An exciting new book about the Wreck of the Ten Sail sheds fresh light on one of our most cherished parts of history.
Local author Sam Oakley revisits the evidence for the legendary ship from 1794 and comes up with some surprising new discoveries in a new fully illustrated account of the incident that may have shaped the future of the Cayman Islands as we know them today.
“You can’t live in Cayman and not have heard about the wreck of the Ten Sail,” says Oakley. “Before I started to write this book, I found that my knowledge about the subject was more or less limited to: A shipwreck on the reef at East End involving one ship with ten sails.
“I’d also heard stories of hapless sailors being lured onto the reef by Caymanians waving lanterns, but as you’ll see once you’ve read my book, neither is true! The real story is, in fact, far more interesting.”
The inhabitants of the Cayman Islands have long believed they owe their envied tax-free status to the gratitude of King George III of Britain, supposedly for the rescue of one of his sons following a shipwreck at the end of the 18th century.
The claim has been dismissed by modern historians, but new evidence has emerged that reveals there was a royal connection with what became the worst maritime disaster in the history of the Cayman Islands.
Known as “the wreck of the Ten Sail,” ten ships of a large convoy sailing from Jamaica to England – including the accompanying naval frigate, HMS Convert – were driven onto a reef on the eastern shore of Grand Cayman in February 1794. The story is told in this new book.
“Thanks to the heroic efforts of the islanders at the time, almost everyone aboard the stricken vessels was saved, among them, someone with a link to King George III,” says Oakley. “Legend has it that it was a royal prince who was saved. Historians have ruled that out, but my research shows there was indeed someone on board with close links to the British monarchy.
“The inhabitants of Grand Cayman displayed considerable heroism in assisting the rescue of more than 400 survivors, and thanks to their bravery, few lives were lost,” says Oakley.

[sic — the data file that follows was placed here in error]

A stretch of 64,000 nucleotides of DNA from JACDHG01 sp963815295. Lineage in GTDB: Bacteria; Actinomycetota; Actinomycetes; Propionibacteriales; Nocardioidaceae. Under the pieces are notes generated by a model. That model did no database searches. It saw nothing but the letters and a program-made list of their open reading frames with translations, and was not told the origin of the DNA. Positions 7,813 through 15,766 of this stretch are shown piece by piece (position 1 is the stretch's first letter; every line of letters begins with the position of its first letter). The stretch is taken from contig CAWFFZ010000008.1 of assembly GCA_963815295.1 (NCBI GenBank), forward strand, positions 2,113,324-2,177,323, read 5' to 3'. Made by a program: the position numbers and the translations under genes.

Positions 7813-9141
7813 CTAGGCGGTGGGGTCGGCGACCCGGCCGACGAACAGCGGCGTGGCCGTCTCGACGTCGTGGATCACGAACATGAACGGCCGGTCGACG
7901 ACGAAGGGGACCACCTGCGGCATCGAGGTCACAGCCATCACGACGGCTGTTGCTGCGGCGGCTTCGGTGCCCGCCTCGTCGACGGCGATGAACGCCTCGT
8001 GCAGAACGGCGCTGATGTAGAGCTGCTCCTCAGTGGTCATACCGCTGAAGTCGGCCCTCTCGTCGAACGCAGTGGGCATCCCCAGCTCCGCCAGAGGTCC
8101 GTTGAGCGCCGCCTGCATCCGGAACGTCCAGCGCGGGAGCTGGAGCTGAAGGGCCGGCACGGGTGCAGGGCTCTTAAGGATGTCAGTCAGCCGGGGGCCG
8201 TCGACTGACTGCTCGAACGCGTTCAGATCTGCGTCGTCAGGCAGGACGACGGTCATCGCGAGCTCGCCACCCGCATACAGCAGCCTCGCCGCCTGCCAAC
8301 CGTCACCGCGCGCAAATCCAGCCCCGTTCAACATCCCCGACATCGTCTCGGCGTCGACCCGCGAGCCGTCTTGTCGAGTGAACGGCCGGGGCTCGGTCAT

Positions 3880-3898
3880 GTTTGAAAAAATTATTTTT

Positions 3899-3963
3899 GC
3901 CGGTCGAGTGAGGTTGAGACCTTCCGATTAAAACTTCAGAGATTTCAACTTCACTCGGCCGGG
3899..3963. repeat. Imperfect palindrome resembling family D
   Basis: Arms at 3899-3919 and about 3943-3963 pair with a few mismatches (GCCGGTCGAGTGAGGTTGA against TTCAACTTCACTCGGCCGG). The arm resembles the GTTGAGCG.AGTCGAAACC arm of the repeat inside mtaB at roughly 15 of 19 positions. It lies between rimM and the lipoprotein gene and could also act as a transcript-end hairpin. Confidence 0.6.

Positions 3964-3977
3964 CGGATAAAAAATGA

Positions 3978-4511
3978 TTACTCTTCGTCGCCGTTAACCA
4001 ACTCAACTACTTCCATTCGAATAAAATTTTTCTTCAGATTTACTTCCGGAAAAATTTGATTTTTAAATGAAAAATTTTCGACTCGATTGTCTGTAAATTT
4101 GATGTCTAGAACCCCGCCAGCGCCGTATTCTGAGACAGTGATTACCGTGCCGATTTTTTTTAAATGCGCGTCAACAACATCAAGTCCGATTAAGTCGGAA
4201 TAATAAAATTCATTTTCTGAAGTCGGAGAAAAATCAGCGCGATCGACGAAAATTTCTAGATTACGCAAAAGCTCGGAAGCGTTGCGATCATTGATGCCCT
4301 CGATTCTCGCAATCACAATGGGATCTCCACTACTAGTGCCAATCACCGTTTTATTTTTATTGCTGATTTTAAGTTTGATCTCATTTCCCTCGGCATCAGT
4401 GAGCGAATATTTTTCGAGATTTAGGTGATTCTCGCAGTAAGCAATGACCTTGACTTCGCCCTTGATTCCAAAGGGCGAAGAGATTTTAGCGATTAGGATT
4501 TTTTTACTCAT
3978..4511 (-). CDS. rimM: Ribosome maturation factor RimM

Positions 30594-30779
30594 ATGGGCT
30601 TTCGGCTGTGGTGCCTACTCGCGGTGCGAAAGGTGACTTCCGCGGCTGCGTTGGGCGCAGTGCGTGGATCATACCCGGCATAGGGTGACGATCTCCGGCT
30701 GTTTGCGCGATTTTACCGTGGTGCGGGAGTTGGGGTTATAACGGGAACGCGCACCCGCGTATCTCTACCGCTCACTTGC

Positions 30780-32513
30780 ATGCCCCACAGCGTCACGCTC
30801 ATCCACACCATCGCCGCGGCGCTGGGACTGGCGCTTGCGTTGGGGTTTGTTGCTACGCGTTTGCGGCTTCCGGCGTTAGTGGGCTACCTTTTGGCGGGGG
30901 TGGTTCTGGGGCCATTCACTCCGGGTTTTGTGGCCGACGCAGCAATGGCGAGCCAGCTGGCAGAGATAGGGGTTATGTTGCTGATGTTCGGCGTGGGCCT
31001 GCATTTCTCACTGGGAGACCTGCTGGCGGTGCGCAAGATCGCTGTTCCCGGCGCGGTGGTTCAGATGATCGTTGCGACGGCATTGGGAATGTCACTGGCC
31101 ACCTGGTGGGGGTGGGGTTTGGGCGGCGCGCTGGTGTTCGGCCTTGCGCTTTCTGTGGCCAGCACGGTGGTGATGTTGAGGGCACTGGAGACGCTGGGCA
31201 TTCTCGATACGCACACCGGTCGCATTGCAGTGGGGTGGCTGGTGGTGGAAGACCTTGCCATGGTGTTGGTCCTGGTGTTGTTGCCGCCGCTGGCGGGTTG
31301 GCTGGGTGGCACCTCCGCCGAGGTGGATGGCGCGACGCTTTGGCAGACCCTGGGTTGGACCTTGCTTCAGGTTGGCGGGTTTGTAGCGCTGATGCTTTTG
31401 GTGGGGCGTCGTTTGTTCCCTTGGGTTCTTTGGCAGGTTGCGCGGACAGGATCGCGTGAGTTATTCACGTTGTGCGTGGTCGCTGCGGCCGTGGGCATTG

The subsequent court martial exonerated the captain and crew of the Convert, blaming “a strong current setting the ship very considerably northward” of the convoy’s intended course in the Caribbean.
In 1994, the 200th anniversary of the incident was marked by a visit to the site by Queen Elizabeth II, who dedicated a memorial to the six victims of the shipwreck.
“I have always been intrigued by naval history, real stories brought to life,” says Oakley. “It doesn’t need to be dull; look at the story of ‘Mutiny on the Bounty.’ It’s a page-turner, and several great movies came out of that true story.
“Who knows? Maybe one day we might even see a film about the wreck of the Ten Sail! What a story line that would be.”
About the author
Oakley is best known for her television presenting work with credits that include BBC TV. She also presented her own radio show for many years. Originally from Buckinghamshire in the U.K., Oakley has lived in Paris and London. She is well used to island living, having spent many years living in Guernsey in the Channel Islands before making the move to Cayman with her husband Nick and two children, Harriet and George.
‘The Wreck of the Ten Sail: a true story from Cayman’s past’ by Sam Oakley is published by the Polperro Heritage Press (ISBN 978-0957646179) in a fully illustrated, case-bound edition. It will be on sale from Sept. 22 at Books & Books and The Book Nook.